Thanks so much for the donation! Thanks to Adrian for making this happen in next to no time!

Server donation and finances for 2011

I’m pleased to announce that an anonymous company decided to donate a pile of 20 Supermicro servers to us!! I’ve tallied up and estimated a value for all of these servers and it comes to $49,480!

Out of that pile of servers, I’ve built 10 servers that are very close to the servers that we purchased during our fundraiser last year. Two servers are nearly ready for use and a bunch of other servers decorate (read: fill up) my tiny office. Thanks so much to our anonymous donors — you’re going to help us grow over the next couple of years! With the rate at which our traffic is growing, the timing of this donation couldn’t be better!

If anyone wants to send dark chocolate to our donors as a thank you, please do! Just send them to MetaBrainz and I’ll pass them on our friends.

The timing of this donation was especially spot-on since it put us into the black for 2011. With a scant excess revenue (retained earnings) of $4,166.91 on revenues of $239,756.07, we barely made it. Phew. See our financial reports for all of 2011, if you care to get more details!

That closes an exciting year for MusicBrainz/MetaBrainz! We hope to have the annual report published before the month is out.

Thanks for an amazing 2011 everyone!

MetaBrainz Foundation Annual Report for 2010

Introduction

2010 was a big development year for us with an amazing amount of tangible progress on the Next Generation Schema (NGS). NGS would prove to be our number one task in 2010, with no server releases happening at all because of our focus on NGS.

Early in the year we increased our engineering capacity with Kuno Woudt joining us as a full time developer in February; Oliver Charles moved from a part time position into a full time position in June 2010. Their sole focus for the entire year was to finish NGS, and we got within a few months of finishing it.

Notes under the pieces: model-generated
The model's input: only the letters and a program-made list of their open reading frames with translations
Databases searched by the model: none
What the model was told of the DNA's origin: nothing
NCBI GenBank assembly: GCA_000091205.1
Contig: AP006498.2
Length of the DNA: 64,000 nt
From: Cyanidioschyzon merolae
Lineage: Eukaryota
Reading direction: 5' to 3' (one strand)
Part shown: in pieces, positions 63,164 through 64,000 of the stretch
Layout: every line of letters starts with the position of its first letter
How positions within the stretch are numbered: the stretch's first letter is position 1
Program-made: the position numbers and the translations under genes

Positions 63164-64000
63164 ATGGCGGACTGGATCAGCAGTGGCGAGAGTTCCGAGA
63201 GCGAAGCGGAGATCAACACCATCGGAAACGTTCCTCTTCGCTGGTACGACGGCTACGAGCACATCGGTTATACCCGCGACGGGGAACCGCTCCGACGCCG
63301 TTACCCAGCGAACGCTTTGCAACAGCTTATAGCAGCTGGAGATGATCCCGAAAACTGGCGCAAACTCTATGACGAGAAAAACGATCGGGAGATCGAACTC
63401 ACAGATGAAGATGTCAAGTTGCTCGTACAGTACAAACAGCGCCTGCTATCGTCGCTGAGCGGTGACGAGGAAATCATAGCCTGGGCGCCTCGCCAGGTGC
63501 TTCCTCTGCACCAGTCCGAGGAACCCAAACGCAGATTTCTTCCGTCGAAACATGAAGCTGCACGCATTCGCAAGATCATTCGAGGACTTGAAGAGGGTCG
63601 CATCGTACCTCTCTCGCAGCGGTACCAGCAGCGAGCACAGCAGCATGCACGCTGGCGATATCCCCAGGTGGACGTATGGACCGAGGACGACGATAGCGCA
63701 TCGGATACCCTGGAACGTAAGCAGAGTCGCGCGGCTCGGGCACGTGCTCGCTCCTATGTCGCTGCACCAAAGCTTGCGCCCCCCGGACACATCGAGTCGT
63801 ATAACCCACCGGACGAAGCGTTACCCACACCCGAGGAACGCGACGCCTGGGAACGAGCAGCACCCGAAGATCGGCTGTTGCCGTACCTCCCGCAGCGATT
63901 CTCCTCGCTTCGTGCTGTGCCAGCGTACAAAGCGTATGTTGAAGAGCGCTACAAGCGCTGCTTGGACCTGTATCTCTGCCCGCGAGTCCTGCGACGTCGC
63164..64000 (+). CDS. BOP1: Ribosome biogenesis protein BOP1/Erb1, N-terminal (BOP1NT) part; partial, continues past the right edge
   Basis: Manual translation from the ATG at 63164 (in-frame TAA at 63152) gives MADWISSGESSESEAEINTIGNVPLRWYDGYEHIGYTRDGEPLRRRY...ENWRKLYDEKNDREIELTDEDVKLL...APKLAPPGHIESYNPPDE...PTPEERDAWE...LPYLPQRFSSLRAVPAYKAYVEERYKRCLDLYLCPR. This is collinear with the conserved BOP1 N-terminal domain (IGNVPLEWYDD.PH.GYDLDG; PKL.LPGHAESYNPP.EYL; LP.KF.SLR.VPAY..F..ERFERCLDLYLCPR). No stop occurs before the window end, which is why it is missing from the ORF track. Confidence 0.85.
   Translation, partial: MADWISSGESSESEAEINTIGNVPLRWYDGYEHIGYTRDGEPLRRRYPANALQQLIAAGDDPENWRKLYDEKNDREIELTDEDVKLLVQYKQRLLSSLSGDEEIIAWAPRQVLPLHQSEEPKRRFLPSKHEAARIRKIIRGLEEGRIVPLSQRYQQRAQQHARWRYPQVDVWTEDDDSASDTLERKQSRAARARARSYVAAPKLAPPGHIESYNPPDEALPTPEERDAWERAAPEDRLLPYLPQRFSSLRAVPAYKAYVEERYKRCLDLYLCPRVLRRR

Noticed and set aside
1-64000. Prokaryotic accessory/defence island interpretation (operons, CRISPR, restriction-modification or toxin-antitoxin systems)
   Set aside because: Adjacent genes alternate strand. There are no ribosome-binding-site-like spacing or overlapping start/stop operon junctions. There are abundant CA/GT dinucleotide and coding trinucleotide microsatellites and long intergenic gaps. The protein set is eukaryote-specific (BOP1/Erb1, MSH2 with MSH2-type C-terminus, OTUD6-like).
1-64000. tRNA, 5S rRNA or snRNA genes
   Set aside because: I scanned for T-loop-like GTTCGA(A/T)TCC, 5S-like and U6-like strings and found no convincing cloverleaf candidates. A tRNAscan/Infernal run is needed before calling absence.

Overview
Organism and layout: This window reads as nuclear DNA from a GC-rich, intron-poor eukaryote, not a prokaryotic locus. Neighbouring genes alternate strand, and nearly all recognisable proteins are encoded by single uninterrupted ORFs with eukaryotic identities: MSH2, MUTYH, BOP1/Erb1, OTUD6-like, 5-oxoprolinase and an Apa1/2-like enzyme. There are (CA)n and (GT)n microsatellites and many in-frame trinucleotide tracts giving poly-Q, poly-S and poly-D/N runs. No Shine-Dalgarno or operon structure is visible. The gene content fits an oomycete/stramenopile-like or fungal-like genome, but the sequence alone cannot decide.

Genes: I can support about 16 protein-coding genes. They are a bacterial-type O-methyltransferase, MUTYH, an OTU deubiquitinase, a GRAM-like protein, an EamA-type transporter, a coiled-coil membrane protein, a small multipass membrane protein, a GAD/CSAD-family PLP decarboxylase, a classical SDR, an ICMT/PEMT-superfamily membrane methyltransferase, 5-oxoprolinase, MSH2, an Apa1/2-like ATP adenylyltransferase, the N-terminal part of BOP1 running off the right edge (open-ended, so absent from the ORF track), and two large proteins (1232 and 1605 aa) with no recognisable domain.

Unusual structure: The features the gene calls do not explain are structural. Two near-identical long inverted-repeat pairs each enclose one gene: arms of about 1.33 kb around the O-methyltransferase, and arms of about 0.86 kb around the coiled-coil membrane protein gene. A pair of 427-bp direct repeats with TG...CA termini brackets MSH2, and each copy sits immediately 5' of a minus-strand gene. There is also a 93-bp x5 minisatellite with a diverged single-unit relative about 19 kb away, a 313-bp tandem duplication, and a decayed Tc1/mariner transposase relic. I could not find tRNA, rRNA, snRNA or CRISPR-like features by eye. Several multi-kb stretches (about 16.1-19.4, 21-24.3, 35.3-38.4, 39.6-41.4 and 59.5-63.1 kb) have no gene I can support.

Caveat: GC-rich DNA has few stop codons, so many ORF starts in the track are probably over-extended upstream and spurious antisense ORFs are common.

We transitioned from Subversion to Git as our version control system in the process of writing NGS. From Nov 2009 to Feb 2010 the MusicBrainz Server codebase went from ~224,000 lines of code down to ~72,000 (the lowest since 2003!). By the end of 2010 we reached ~130,000 lines of code. NGS does a lot more, but with a lot less code. NGS was a much needed cleanup and overhaul of our aging codebase.

Financially we started 2010 off pretty weak, but got an early boost with a $50,000 donation from Richard Jones (one of the founders of last.fm) and later a $40,000 donation from Google. These generous donations allowed us to continue focusing on NGS — thank you Google and Richard Jones!

MetaBrainz took on The GuardianmusiXmatch, and ZeeZee as new data customers in 2010.

Google Summer of Code 2010 resulted in an exciting new addition to our product line – the MusicBrainz Android App. Developed by Jamie McDonald, the Android app allows anyone to carry the MusicBrainz Database around in their pocket wherever they go. It is a very handy app to settle music debates at parties!

Jess Hemerly conducted a study and wrote a paper on MusicBrainz as part of her Master’s program at the UC Berkeley School of Information. Among many other topics, she answered questions such as ‘Why do people contribute?’, ‘What characterizes editors’ participation?’, and ‘What is the role of metadata in music technology?’.

Profit & Loss

In 2010 the foundation took in $177,740.94 and spent $172,904.94 for a total excess income of $4,836.00.

Income

Direct Donations $90,278.89
PayPal Donations $6,867.99
Consulting $2,669.75
Live Data Feed Licenses $52,682.76